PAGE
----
This long family saga set in Egypt and covering a period of 30-odd years is the sort of "good read" best kept for the ski lodge or sunny beach, when one's critical faculties have been left at home in a firmly locked drawer.

"Sakkara" tells the story of two well-to-do families, one British, the other Egyptian, who live as friends and neighbors in an affluent Cairo suburb. All concerned are decent, indeed high-minded, rich, cultured and the other things necessary in more benevolently inclined escape literature.

The younger generations of the two households naturally become attached to one another -- passionately, sexually and/or (and sometimes not quite) maritally. The scion (one is impelled to use the term) of the British household and the beautiful daughter of the Egyptian family have been in love all their lives but, for no good reason that I could find, make mistaken marriages to others. The lengthy knotting and undoing of these misalliances form the skeleton of the story, which is fleshed out with plenty of action, intrigue and general skulduggery.

With World War II and rumblings of discontent at British rule, the author plunges his characters into the revolutionary politics of Cairo. The hero becomes involved in "Intelligence" and with various friends, ranging from the madam of an expensive brothel to an American undercover agent. This latter character appears to have been dropped into the story like a pebble into a mud pie and serves as a sort of crew-cut eminence grise, turning up at all the right moments to save the snobbish British from the devious Egyptians, thus establishing the extraordinary fact that though the British have lived in Egypt all their lives, it takes a decent American from the Middle West to understand the convoluted Middle Eastern mind. (After all, the American book market had to be considered.)

At the same time the heroine's marriage (to the brother of the hero) goes badly wrong, the hero's wife ups and leaves him. But as hero and heroine have been enjoying more than just each other's company all along, it doesn't much matter. Then the heroine's husband dies in such a manner that "it was the best possible thing that could have happened to him," and the heroine finds herself exiled to America, where she marries a millionaire. Then . . . but no doubt you will remember your free afternoons before the TV set and have some notion of what happens next.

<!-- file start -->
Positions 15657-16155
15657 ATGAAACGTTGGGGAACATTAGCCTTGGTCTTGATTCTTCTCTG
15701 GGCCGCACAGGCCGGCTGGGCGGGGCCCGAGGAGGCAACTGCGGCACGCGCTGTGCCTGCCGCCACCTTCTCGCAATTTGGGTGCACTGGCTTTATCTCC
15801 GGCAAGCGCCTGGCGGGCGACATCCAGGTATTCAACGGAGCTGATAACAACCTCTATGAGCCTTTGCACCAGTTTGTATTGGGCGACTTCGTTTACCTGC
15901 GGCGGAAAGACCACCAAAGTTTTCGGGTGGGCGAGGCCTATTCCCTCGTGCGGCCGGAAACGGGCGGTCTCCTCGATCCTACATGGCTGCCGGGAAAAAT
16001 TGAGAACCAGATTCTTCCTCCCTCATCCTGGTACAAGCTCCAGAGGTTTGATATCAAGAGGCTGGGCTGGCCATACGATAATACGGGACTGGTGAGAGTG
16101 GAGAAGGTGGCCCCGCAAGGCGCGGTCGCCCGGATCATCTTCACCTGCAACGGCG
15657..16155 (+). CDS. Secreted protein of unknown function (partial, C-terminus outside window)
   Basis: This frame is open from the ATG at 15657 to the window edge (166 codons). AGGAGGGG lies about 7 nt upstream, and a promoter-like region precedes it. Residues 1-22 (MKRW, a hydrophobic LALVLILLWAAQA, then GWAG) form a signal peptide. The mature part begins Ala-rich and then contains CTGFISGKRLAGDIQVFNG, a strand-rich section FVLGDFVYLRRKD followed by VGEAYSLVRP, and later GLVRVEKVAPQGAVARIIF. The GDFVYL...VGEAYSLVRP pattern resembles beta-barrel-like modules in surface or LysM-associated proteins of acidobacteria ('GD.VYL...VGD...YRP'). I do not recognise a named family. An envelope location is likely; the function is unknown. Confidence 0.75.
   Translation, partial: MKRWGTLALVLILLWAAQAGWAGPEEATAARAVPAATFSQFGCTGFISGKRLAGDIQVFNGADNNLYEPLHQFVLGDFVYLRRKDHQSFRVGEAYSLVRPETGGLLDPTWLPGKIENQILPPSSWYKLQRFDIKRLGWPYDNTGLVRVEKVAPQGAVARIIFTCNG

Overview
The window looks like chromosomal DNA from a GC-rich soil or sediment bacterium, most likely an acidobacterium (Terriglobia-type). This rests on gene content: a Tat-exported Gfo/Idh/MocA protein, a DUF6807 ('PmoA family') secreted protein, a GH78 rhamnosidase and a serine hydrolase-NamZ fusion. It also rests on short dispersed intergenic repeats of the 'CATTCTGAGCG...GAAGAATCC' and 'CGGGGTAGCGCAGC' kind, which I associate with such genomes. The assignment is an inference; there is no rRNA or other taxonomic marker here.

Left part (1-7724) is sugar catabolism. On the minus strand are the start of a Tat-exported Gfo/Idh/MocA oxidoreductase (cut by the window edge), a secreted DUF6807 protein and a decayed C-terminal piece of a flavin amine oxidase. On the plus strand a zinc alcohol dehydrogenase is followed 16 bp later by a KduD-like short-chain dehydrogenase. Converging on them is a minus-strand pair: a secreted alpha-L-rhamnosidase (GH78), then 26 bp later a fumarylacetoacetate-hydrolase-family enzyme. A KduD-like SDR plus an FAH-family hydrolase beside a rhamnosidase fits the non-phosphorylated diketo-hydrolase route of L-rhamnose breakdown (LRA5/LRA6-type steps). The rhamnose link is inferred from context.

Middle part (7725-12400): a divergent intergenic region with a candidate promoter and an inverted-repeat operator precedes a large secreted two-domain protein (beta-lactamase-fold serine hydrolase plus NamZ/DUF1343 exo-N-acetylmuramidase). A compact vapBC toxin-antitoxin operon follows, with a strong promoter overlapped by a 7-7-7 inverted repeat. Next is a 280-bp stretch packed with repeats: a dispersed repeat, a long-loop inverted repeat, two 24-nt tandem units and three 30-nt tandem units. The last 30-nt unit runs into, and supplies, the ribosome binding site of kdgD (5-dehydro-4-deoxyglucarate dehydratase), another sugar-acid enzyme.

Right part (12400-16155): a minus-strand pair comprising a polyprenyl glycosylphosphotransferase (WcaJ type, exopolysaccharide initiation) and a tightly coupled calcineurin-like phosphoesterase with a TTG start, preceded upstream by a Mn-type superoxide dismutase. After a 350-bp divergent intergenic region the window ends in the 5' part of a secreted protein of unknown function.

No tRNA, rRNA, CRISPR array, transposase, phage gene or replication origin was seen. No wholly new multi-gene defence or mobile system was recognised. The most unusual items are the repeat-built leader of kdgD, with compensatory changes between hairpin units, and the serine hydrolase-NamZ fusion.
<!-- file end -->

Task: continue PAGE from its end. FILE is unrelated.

Barber's knowledge of Egypt and the times he describes is adequate to give the tale some dynamism apart from the exigencies of the absurdly cliched plot, and the improbable ups and downs of the love affair are rendered less tedious by historical asides and social description. I found the dreadful King Farouk much the most interesting character and read -- with a fascination untouched by the incredulity evoked by the fictional characters -- of his gargantuan appetite for women, food and wealth. The heroine, naturally, is threatened by her ruler's "lust," and to save her virtue she shoots the king's nasty procurer. This leads neatly (but over a couple of hundred pages) to the final crisis -- a court case in which the said procurer's evil wife has charged the heroine (who, little silly, is now free of yet another husband and has returned to Egypt) with murder. A good courtroom scene ensues, with plenty of twists.

Deserts are never actually featureless, so I will not say the prose is as flat as Egypt's sands. But flat it is and carelessly structured and repetitive. All the characters, of whatever race or age, talk in the same interchangeable tone of voice. Both dialogue and narrative are liberally sprinkled with Woosterish adjectives, such as "marvelous" and "splendid," which gives the whole thing an air of fusty datedness without lending a spark of historical verisimilitude. Clothes, food and drink are described in great detail in the hope, perhaps, that somewhere under or among them a real person will be found to lurk. Sex rears its expected head at regular intervals, very explicit and as varied as most could wish for, but described with a ghastly coyness that is difficult to stomach.

Despite all this, the book has pace, and while I cannot pretend I panted to turn the pages, I did not have to struggle to keep at it to the end. Abandon all thoughts of a latter-day Durrell, dear holiday-maker, and, if you must, enjoy a wallow in an exotically situated but familiarly unbelievable "Dallas." The publicity blurb says that both of Noel Barber's previous novels have been international best sellers, and I can well believe it.